hide

Read Next

Impact of EU Political Conditionality Towards Democratic Consolidation in Turkey [1]

On Sui Generis

(http://www.institutkurde.org/info/images/20080326_turkish_flag.jpg)

Turkey’s application to be registered to the European Union (EU) was made on April 14th 1987. Turkey has been an associate member of the EU since 1963. After the ten founding fathers of EU, Turkey was one of the first countries to become a member of the Council of Europe in 1949, and was also a founding member of the Organisastion for Economic Co-operation and Development (OECD) in 1961 and the Organization for Security and Co-operation in Europe (OSCE) in 1973. The country has also been an associate member of the Western European Union since 1992, and currently a part of the “Western Europe” division of the Western European and Others Group (WEOG) at the United Nations. But it was only until they signed a Customs Union Agreement with the EU in 1995, Turkey was officially recognised as a candidate for full membership on December 1999, at the Helsinki summit of the European Council.

As Turkey was recognized as a candidate member of the European Union by the Helsinki European Council of 1999, a significant reform process began in the country, with the purpose of democratizing itself so as to fulfill all the necessary criteria to gain access into the alliance. Turkey has proved so far that it can be a country that combines both secular democracy and Islamic religion, despite the doubts of the European leaders on the Turkish candidacy. Europe has always considered Turkey as an ally that can satisfy all of its’ strategic goals in the Middle East region and a very important player in the region. Therefore, the need for the democratization in Turkey from the European was indespensable. On the other hand, it was of great necessity for Europe to demonstrate to its’ own people and to the rest of the world that it does not simply consist a “Christian Club”, but a society that is multicultural and positive to religious interactions within its premises.

It is important to further analyze the impact of EU conditionalities toward the democratization process in Turkey. Therefore, this article plans to analyze the democratization process in Turkey after the Helsinki European Council of 1999, the role that EU conditionality has played in it, and the current situation of democracy as a result of a shift of interests from both side.

Consequences of the Rise of Design

On Tynan

I was walking through the mall a couple days ago. My path took me past a bunch of stores and kiosks, including the Nike Store. I walked past it and looked at their window display. They had a really nicely photographed poster and some cool looking shoes in a bunch of different colors. The store was beautiful and looked like a fun place to be. At the same time, their shoes aren't particularly great, they aren't actually innovative, and they're made of cheap materials. There are many shoe companies that are way lower quality than Nike, but I don't know if there are any with such a disparity between their presentation and the actual product.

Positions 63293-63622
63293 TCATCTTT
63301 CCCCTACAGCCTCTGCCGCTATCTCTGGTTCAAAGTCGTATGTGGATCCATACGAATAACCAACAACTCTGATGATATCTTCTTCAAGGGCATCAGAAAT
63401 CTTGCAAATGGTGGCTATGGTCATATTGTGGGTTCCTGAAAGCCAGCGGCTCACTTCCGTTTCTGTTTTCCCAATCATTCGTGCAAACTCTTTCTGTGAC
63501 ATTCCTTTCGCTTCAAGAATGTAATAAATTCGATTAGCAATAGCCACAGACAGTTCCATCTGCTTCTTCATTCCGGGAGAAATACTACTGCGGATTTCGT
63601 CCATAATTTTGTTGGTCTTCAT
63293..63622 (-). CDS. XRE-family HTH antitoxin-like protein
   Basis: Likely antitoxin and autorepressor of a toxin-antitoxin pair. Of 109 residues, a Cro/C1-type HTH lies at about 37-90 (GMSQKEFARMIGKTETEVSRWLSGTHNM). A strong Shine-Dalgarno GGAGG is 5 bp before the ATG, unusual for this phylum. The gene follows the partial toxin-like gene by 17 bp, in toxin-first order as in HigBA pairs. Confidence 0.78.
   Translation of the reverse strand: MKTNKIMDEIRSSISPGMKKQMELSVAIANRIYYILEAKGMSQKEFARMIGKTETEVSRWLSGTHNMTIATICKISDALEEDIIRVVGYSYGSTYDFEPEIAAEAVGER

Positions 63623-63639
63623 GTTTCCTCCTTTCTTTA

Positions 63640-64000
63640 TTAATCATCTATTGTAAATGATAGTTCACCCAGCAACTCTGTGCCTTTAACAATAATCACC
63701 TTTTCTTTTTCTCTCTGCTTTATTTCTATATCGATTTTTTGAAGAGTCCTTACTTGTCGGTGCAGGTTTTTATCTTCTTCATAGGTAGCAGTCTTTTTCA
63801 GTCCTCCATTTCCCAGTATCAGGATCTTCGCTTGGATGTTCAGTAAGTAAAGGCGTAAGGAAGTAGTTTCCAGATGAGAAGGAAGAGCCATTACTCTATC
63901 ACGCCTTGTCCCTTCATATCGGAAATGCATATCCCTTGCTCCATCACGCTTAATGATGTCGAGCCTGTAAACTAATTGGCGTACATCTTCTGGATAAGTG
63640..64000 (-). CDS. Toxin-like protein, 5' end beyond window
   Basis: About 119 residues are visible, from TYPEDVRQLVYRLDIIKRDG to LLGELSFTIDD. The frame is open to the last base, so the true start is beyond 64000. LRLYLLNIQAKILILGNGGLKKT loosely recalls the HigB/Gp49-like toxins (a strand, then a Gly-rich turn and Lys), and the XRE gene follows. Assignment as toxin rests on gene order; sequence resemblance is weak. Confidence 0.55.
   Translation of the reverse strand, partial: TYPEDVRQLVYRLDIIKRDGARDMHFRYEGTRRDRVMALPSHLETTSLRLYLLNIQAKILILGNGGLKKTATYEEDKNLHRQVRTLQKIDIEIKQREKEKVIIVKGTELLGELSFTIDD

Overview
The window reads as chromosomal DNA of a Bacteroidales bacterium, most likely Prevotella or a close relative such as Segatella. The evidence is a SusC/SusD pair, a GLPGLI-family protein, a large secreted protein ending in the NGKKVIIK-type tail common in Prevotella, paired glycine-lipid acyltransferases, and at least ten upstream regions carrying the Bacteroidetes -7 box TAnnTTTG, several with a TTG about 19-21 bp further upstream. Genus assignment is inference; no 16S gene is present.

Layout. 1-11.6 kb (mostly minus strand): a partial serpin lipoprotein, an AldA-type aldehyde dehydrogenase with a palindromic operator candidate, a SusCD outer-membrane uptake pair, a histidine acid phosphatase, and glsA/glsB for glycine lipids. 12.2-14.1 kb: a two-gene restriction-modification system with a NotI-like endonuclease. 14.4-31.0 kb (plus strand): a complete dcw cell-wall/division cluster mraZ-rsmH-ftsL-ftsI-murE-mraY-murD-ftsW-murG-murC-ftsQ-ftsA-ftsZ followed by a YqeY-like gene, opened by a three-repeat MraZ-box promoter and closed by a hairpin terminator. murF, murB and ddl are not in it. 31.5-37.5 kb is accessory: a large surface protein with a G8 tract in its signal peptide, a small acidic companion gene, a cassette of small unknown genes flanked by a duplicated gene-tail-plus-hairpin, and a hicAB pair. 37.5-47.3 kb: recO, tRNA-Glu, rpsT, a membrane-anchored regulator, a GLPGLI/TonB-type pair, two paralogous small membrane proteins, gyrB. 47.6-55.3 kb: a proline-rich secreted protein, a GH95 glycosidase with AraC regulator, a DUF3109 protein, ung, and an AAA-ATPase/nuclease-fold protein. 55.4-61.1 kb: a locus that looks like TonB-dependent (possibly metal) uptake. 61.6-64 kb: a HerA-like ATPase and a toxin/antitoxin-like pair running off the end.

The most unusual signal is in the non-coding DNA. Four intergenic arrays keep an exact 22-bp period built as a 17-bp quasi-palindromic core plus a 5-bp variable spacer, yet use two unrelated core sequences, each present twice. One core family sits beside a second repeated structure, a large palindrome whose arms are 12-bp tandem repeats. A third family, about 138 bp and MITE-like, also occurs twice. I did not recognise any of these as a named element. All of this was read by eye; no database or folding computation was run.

The more I thought about it, the more I realized that this isn't just nike or most of the clothes in the mall-- it's how our culture works now. Back in the day, if you wanted a pair of shoes you'd go to a cobbler. He would design a pair for you, or use one of his existing designs, pick out some nice leather, and make you a pair of shoes. His design work, his execution, and his materials could all be leveraged about equally, so I'd guess that you'd tend to have either poorly designed shoes that are poorly executed and made of poor materials, or well designed shoes that were well executed and used good materials.

These days, things have changed. Design can be leveraged almost infinitely, which has changed the whole equation. Mass manufacturing ensures decent execution, but supplying top quality materials is difficult. A cobbler who makes a hundred pairs of shoes a year can take the time to pick out the best hides to get the best leather. That doesn't scale to making thousands of shoes a day, so material quality drops. Execution has become more consistent, but the benefits of cutting corners is magnified. Saving a penny on making a pair of shoes didn't matter to the cobblers, but it matters to Nike.

So these days, most of what people buy is well designed, decently and consistently executed, and uses relatively poor quality materials. In the mall I walked past a kiosk of phone cases. There were some that were blinged out. Pretty good design in that they fit perfectly on the phone the're meant for, the rows of fake diamonds are all uniform, etc.. Each one looks the same and is okay quality. But the materials are crap-- cheap plastic painted to look like metal covered in lackluster plastic "gems".

Rendering New Theme...